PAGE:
Did you know you can make a simple computer out of a swarm of soldier crabs? I sure didn't, and I'll bet you a fresh seafood dinner that the crabs themselves had no idea either. But some enterprising researchers from Japan have shown that it is possible to make a crabputer. Practical? Maybe not so much.
Yukio-Pegio Gunji and his colleagues from Kobe University in Japan somehow figured out that when two swarms of soldier crabs run into each other, they merge into one single swarm that continues moving at a speed and direction that is the sum of the velocities of the two original swarms. For the crabs, it's just an instinct, but that instinct can be harnessed to create a very primitive sort of computer that can perform logic operations.
By "logic operations," we're talking about seriously basic stuff called boolean logic. Bits of information (the equivalent of ones or zeroes) are sent through "logic gates" which combine two bits in a logical operation (like "AND" or "NOT") that generates an output. In this particular case, the input is swarms of crabs, the gates are physical gates, and it's the vector of the swarm that performs the operation. Here's what the crabputer looks like:
To get crabputer to work, swarms of 20 crabs are loaded into the input spaces behind the gates and allowed to relax. After a few minutes, the gates are opened, and "intimidation plates" (red pieces of paper that cast shadows over the crabs) are placed behind each swarm to cause them to move along the corridors. In the event that the computer is attempting to perform an "AND" operation, the two swarms of crabs collide, and the majority of them change direction and drop into the "AND" bucket (labeled 2 in the image). Or at least, that's the idea. So far, the crabs aren't super great at pulling off an "AND" operation, but are much better at "NOT" and "OR."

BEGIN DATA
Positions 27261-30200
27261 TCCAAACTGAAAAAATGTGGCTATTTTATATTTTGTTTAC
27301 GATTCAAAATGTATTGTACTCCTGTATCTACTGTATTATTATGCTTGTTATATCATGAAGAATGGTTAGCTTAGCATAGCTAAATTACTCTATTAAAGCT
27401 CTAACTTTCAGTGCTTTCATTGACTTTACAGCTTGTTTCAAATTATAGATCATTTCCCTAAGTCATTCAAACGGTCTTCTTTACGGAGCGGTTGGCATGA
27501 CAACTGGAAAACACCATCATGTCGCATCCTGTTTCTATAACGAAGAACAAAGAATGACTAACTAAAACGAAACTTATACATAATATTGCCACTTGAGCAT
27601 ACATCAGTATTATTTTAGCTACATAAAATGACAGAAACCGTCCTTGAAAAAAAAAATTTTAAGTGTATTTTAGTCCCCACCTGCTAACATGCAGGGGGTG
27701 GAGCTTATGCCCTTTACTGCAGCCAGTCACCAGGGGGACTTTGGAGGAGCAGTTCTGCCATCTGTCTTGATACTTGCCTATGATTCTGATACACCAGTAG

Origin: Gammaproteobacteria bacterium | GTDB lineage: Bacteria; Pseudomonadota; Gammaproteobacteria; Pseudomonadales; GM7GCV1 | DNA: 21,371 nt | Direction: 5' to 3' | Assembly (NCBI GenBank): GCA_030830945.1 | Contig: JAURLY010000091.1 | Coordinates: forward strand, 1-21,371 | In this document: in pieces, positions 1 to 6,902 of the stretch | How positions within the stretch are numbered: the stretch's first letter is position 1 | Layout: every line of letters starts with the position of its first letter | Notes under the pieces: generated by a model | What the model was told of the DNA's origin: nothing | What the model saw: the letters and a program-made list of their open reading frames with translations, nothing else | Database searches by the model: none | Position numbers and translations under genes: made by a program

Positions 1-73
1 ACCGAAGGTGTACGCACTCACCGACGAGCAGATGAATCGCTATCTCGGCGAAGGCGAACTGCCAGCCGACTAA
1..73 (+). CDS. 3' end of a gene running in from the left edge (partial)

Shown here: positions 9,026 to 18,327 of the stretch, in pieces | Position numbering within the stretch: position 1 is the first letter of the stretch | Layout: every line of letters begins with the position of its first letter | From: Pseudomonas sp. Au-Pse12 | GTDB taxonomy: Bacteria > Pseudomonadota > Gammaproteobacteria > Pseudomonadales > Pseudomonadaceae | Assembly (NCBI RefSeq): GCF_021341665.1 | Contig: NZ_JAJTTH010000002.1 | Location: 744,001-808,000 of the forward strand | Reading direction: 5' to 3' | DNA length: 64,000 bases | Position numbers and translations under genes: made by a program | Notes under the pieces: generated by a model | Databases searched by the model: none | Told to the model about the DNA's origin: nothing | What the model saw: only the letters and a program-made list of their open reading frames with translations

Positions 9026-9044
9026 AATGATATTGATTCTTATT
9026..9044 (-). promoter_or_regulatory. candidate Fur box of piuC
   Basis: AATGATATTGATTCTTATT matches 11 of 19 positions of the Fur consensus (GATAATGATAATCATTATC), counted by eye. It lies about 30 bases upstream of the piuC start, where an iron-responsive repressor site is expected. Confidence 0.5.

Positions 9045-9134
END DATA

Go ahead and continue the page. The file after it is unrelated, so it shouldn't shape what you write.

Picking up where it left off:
You can also do collision computing like this with billiard balls and other things, but the advantage of using swarms of crabs (and the point of this research, apparently) is (as far as I can tell) that a biological swarm is more robust and resilient to perturbations. Or something. The disadvantage, of course, is that you have a computer that's freakin' stuffed full of crabs.
Just one final note, from the paper:
"The duration of any single experiment was so short that each crab never reached dangerous level, that the crabs were kept in comfortable condition, and that after all experiments the crabs were released to their natural habitats. Furthermore, on visual inspection, no crabs appeared to have been injured or adversely affected by the experiments."